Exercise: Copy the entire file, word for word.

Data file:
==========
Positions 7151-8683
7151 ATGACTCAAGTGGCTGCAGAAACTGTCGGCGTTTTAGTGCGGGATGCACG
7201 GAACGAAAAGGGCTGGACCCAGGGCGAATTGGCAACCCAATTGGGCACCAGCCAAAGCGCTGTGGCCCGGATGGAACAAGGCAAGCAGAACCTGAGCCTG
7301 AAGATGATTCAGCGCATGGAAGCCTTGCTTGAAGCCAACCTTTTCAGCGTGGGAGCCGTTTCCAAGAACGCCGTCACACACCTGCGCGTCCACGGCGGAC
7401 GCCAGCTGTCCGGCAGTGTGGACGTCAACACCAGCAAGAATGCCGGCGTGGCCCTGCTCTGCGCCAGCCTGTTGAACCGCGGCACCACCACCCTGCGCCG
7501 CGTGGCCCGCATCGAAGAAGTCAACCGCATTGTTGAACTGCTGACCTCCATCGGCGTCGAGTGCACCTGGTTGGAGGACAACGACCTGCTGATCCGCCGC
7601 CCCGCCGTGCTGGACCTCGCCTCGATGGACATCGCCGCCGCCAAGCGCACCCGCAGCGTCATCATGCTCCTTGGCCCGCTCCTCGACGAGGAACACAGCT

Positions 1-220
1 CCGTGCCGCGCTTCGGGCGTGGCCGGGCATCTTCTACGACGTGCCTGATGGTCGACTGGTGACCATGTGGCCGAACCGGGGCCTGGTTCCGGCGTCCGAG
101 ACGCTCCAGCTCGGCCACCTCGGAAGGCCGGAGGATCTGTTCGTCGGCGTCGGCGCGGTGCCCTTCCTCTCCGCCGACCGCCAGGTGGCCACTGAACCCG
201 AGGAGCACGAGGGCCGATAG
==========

Positions 7151-8683
7151 ATGACTCAAGTGGCTGCAGAAACTGTCGGCGTTTTAGTGCGGGATGCACG
7201 GAACGAAAAGGGCTGGACCCAGGGCGAATTGGCAACCCAATTGGGCACCAGCCAAAGCGCTGTGGCCCGGATGGAACAAGGCAAGCAGAACCTGAGCCTG
7301 AAGATGATTCAGCGCATGGAAGCCTTGCTTGAAGCCAACCTTTTCAGCGTGGGAGCCGTTTCCAAGAACGCCGTCACACACCTGCGCGTCCACGGCGGAC
7401 GCCAGCTGTCCGGCAGTGTGGACGTCAACACCAGCAAGAATGCCGGCGTGGCCCTGCTCTGCGCCAGCCTGTTGAACCGCGGCACCACCACCCTGCGCCG
7501 CGTGGCCCGCATCGAAGAAGTCAACCGCATTGTTGAACTGCTGACCTCCATCGGCGTCGAGTGCACCTGGTTGGAGGACAACGACCTGCTGATCCGCCGC
7601 CCCGCCGTGCTGGACCTCGCCTCGATGGACATCGCCGCCGCCAAGCGCACCCGCAGCGTCATCATGCTCCTTGGCCCGCTCCTCGACGAGGAACACAGCT

Positions 1-220
1 CCGTGCCGCGCTTCGGGCGTGGCCGGGCATCTTCTACGACGTGCCTGATGGTCGACTGGTGACCATGTGGCCGAACCGGGGCCTGGTTCCGGCGTCCGAG
101 ACGCTCCAGCTCGGCCACCTCGGAAGGCCGGAGGATCTGTTCGTCGGCGTCGGCGCGGTGCCCTTCCTCTCCGCCGACCGCCAGGTGGCCACTGAACCCG
201 AGGAGCACGAGGGCCGATAG